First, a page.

E3 2013 was the first legitimate cringe moment I experienced in the five years I'd been attending the show. I was sitting in the Los Angeles Memorial Sports Arena live-blogging Sony's press conference as the company was set to reveal a debut teaser trailer for The Order: 1886, originally set to release later this year.
This was a game no one had heard of or seen before. So as the title of the game splashed on the screen at the trailer's end, the group of grown adults behind me became so uncontrollably overtaken with joy-rage that they began kicking the seats in front of them (see: my back) and squealing like a gaggle of teeny-boppers. I'm not exaggerating. Ask Eric Franklin, he was there, too. It was anarchy -- and a little sad, but mostly anarchy.
I understand, I get it. E3 is a big deal and if you're a hard-core gamer who has never attended before, your first show is ecstasy. The atmosphere breeds excitement. There's awesome energy there. But did that teaser warrant that kind of reaction? Probably not -- and here's why:
Teaser trailers (or announcement trailers) have become so ingrained with the gaming zeitgeist that they now set the tone for a title's expectations. They make the first impression. It's impossible to plead my case without also mentioning the video that's likely to blame for all of this, the infamous Killzone 2 trailer from E3 2005. At the time, Sony vice president Jack Tretton had told IGN that the video was "real gameplay everybody's seeing out there." Of course it was later admitted that the trailer was a "target render." Nevertheless, it set an impossible precedent for the game and a misleading impression for an entire console generation on the precipice of launching.
That Killzone trailer is the perfect example of an over-the-top reaction to something that simply isn't genuine. Since then, trailers occasionally take the Internet by storm and explode through social media. The trailer for Dead Island had that happen back in 2011 with a short video that featured characters who never made it into the final game. I was forced to revisit my grudge against teasers after I saw the announcement trailer for Mortal Kombat X.
If 2011's Mortal Kombat 9 is any indication, Mortal Kombat X will deliver -- I'm not worried about that. What does bother me is the knee-jerk reaction from those (like this guy) who pass judgment and think it's a clear indication of what's to come. Allow me to blow your minds: it's not. That was nothing more than two minutes of prerendered eye chowder. In fact, there's not much you can safely infer from it, besides maybe that Scorpion and Sub-Zero are going to be in it. Now, if the trailer gave us glimpses of actual in-game fighting, we'd have something substantial to get excited about.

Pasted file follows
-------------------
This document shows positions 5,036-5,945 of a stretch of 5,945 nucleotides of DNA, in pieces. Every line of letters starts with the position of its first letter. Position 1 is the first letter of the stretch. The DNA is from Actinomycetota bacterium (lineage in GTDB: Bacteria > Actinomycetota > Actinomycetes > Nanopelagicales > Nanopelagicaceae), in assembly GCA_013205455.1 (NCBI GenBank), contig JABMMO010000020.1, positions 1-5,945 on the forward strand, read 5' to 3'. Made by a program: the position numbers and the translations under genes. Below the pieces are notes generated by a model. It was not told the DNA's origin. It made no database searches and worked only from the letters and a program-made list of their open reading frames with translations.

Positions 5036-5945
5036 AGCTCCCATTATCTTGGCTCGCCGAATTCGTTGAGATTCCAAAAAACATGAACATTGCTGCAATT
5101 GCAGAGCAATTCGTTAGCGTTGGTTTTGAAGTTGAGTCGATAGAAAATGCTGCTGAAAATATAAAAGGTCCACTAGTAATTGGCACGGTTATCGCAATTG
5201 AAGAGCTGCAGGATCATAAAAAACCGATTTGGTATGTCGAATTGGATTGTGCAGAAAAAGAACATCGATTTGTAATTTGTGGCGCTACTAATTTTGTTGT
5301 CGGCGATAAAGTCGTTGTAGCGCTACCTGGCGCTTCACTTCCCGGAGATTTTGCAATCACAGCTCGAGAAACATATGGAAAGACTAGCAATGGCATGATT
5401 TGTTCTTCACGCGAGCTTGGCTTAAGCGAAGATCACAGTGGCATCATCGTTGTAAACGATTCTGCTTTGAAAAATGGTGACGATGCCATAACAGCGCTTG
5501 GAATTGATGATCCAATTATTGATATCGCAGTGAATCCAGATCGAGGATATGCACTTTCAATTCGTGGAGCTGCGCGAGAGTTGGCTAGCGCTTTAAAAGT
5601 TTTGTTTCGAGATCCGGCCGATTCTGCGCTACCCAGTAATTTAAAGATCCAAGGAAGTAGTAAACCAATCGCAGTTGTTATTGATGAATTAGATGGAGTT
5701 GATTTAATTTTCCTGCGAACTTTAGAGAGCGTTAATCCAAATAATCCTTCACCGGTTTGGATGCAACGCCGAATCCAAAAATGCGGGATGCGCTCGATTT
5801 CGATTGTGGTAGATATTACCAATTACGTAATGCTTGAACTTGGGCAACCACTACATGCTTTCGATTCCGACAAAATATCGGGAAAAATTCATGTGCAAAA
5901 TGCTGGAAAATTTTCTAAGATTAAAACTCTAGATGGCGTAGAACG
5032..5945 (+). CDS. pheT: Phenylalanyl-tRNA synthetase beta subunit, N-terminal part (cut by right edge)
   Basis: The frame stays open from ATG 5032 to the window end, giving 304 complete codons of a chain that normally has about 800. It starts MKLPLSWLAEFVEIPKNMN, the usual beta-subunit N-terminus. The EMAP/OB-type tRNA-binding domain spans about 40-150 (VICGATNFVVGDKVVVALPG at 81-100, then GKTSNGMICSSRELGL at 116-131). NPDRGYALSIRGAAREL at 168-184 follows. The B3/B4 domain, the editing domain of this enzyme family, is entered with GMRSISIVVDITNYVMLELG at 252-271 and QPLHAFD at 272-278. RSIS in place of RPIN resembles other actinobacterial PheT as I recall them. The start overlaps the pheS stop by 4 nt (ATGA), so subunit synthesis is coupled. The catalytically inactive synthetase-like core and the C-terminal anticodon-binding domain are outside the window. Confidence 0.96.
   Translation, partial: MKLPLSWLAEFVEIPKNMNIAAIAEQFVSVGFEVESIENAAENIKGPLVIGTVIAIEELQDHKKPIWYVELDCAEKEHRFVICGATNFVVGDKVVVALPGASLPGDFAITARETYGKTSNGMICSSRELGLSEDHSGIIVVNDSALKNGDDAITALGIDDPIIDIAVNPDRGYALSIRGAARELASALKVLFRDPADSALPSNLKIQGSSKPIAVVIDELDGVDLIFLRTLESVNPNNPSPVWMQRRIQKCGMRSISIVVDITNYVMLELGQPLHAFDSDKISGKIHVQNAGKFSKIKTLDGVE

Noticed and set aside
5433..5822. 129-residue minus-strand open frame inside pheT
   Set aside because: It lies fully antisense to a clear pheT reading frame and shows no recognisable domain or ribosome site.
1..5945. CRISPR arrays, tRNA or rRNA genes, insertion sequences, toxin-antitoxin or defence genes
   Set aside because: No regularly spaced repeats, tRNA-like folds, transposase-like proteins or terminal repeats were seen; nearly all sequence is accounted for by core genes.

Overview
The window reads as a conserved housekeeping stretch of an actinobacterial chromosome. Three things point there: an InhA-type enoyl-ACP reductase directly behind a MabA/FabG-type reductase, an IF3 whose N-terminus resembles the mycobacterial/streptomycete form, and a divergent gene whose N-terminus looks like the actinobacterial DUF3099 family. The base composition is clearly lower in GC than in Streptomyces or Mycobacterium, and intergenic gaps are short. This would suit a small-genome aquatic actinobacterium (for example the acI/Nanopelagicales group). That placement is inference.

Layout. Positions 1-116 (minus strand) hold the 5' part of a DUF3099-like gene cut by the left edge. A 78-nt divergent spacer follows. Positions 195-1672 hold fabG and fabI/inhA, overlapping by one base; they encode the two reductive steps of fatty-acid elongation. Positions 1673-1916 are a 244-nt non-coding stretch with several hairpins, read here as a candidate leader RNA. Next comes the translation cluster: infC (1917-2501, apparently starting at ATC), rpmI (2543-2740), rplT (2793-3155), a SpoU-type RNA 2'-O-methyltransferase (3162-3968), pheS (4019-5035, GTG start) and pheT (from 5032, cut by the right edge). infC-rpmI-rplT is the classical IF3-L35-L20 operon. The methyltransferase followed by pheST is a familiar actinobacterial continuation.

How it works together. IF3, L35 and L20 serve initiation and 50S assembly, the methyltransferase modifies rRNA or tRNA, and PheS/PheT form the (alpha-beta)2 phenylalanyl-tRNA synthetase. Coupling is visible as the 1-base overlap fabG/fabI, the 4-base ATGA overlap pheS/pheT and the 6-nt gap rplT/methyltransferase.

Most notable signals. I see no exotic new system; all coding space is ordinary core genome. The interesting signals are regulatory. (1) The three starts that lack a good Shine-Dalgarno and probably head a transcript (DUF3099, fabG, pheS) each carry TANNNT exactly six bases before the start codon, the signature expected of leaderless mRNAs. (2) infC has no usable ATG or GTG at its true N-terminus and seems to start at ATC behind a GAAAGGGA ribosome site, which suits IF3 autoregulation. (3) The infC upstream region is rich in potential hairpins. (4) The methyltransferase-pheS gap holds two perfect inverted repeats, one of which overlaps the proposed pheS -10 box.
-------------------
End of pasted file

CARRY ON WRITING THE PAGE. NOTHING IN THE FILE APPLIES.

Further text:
I'll admit, some trailers are fantastic short films. I loved the teaser movie for BioShock Infinite when it was first announced in August of 2010. But it's tough to deny that it perhaps set an unrealistic expectation for the final version of the game. While beautiful and captivating, it portrayed events and sequences that existed well outside of the final experience.
I guess my big issue with teaser trailers is that they're inherently misleading. I've learned to take them with a grain of salt because I see them mostly as a form of false advertising. They exist only to convey a message, emotion, or mood -- how the publisher wants you to feel about a game. They're designed to get you excited about the prospect of what's likely an unattainable in-game scenario, in terms of both functionality and graphics. The tragic part of course is that we're absorbing this all and making judgments without ever seeing a speck of actual gameplay.
Imagine you saw a movie trailer with a bunch of overproduced CG that never found its way into the final cut. You'd ask for your damn money back is what you'd do.
Sure, there are gray areas, too. I could break things down and compare and contrast what's specifically gameplay content and whether or not in-engine visuals count as "in-game." But one fact remains: if a trailer isn't giving you a taste of what it's like to play the game, you're not getting the whole picture.
I want everyone to be able to enjoy and respect video games. Part of that is calling things out for what they really are and helping you, the prospective buyer, cut through the static and make sense of all the madness.
I'm tired of hearing people tell me how good a game looks when all they've seen is a prerendered video. Teaser trailers aren't going anywhere, but the next time you're presented with one -- especially as we head into E3 -- think twice and perhaps temper those expectations. It'll better help you brace for the fall back down to reality when the next Killzone 2 comes along.